7 lessons I’ve learnt from traveling solo

Well, I’m not the bravest. I’m in fact very fearful of things. I’m fearful of the unknown that I can’t predict (well, we all are to some extend). I tend to over think, what if this doesn’t work out? And I’m pretty much a worrywart.

Well, I’m not the best with directions. In fact, I’m terrible at remembering locations and directions. My friends often wonder how I managed to make it back in one piece with my poor sense of direction.  I’m not even kidding, it’s that bad. I am terrible at reading maps. But it’s something that I’ve accepted over the years.

Traveling with someone is great, awesome and lovely. There are definitely times I wished I had someone to share the moment with. There are times I wished someone was there with me so I could order more food to share. There are times I wished that I have someone by my side reassuring me that everything will be alright.

But I’ve never regretted any of my solo travels. I haven’t done that many solo travels to begin with but through it all, I’ve learnt several valuable lessons.

1. You learn to go with your gut.


Well, the world isn’t an entirely safe place out there, at the same time, it isn’t entirely unsafe. Traveling solo taught me to trust my instinct and go with my gut. Bad vibes about someone? Just walk away, you’ll thank yourself later.  There are also times that I had good vibes about people and I ended up having a really good conversation with them or I end up changing my travel plans and making plans to spend a day or two with them.


2. The world is nicer than you think it is. 


When you’re alone in a foreign land it can get pretty overwhelming. But traveling solo also made me realize that the world is full of really nice people as well. Most (disclaimer: most) people mean no harm and are more than willing to help you if it’s within their means. I’ve had locals walk me to my airbnb locations, bring me to the right train platform or even treating me to meals. People are a lot kinder than you think they’re. Of course, I’ve had my fair share of bad experiences with people as well. I’ve met people who offered to ‘help’ me with my baggage and then request to be paid a fee.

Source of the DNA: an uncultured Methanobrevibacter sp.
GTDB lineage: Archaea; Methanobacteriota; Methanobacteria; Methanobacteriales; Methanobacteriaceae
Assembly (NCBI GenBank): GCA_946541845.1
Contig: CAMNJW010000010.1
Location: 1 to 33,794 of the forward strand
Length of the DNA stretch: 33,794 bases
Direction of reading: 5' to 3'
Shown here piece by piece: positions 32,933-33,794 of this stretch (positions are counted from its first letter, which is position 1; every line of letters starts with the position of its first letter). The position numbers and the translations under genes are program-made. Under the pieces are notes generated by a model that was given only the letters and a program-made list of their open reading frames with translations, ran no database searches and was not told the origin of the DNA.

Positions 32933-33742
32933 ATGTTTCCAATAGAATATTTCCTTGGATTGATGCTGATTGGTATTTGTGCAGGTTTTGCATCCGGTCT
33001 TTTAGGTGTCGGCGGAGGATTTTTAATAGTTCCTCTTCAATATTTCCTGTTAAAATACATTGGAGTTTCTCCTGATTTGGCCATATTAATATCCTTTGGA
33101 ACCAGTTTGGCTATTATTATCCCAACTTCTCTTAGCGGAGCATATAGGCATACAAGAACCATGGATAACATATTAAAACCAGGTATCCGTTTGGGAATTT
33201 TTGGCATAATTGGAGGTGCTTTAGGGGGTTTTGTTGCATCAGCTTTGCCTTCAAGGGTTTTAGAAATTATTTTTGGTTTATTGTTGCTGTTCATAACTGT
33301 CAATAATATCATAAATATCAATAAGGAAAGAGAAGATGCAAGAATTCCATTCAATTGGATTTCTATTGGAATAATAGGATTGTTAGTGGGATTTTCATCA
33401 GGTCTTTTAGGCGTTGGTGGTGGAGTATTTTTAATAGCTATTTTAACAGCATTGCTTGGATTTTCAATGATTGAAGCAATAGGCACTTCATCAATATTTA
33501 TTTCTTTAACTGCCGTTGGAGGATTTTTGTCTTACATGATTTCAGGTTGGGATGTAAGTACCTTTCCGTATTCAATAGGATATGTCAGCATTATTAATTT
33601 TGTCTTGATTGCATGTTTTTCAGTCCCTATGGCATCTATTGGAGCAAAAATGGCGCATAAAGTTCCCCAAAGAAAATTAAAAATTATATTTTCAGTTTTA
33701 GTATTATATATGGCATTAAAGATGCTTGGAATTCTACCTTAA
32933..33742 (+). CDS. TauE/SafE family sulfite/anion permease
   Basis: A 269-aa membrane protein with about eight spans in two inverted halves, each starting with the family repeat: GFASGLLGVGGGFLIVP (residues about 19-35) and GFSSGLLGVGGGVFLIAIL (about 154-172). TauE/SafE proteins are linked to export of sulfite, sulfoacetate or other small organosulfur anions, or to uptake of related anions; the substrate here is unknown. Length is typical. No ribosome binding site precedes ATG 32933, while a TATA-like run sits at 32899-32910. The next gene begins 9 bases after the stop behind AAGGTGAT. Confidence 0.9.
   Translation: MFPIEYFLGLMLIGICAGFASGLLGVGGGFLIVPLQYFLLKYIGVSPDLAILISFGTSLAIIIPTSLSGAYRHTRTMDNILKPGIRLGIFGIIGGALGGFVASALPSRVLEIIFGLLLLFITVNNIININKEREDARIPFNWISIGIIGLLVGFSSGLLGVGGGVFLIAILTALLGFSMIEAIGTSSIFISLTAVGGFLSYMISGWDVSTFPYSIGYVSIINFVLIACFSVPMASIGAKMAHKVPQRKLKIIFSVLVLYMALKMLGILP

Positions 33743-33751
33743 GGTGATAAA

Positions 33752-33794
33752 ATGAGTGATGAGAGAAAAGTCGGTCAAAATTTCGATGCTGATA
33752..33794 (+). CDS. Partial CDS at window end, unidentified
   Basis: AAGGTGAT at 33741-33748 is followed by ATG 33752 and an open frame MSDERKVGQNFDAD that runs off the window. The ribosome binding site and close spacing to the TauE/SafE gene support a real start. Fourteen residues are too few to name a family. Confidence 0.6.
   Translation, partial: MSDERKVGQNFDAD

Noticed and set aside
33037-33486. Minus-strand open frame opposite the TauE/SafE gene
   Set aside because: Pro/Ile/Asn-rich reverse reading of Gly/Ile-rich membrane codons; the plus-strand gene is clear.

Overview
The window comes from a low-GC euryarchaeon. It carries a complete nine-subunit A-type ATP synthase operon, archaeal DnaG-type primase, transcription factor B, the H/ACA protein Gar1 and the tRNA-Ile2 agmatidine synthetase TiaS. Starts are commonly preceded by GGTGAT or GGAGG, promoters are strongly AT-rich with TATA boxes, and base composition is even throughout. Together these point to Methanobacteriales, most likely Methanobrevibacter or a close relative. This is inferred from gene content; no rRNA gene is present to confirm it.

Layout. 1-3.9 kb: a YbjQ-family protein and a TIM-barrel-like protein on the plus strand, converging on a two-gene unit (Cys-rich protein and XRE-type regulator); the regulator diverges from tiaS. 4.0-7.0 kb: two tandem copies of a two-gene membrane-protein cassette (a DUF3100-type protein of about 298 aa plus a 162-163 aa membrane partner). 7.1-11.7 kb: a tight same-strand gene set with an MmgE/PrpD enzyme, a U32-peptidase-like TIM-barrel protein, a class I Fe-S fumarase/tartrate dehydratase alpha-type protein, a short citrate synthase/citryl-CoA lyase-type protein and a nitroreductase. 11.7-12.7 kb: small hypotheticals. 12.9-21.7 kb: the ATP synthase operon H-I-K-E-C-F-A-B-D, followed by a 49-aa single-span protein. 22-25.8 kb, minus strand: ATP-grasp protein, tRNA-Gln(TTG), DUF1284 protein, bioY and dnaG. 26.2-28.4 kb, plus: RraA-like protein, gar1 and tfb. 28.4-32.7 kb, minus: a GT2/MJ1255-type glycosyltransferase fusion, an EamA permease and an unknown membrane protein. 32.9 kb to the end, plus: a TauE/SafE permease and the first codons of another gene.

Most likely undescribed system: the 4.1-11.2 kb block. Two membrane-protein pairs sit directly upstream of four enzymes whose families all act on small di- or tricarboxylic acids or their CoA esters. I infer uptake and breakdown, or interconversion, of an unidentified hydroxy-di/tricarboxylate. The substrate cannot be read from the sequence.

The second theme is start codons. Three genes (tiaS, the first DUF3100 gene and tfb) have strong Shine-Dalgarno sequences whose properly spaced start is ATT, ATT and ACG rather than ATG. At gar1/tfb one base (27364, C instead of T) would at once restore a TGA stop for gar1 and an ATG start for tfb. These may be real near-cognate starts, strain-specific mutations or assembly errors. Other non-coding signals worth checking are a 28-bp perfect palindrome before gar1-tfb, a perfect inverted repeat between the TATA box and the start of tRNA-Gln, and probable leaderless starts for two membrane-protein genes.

3. You’re forced to trust people. 


When you’re alone in a foreign land, you’re forced to trust strangers. Not everyone can be trusted definitely. But go with your gut. No one is an island, sooner or later you’ll need help, be it to ask for directions, getting someone to look after your bag or to trust someone enough to follow him or her. Everyone tells you not to trust strangers but no one has taught you the lesson of trusting strangers.


4. You realize you don’t need a lot in life to be happy.


When I travel solo, I always go on a backpack so I don’t have to lug my luggage up and down stairs. Also, a backpack is always so much more convenient. But because of that, I can’t shop or bring unnecessary stuff along  with me. I don’t always buy baggage allowance, so sometimes I’m forced to keep within the 10 kg of carry on baggage. That’s when I realize I really don’t need much to hit the road. The same applies in life. I don’t need that branded bag or that latest phone to ‘survive’. I’d rather spend it on another adventure.  Branded goods don’t mean anything (at least to me). You’ll realize that there’s so much more in the world that money can’t buy. Those are the truly valuable things in life.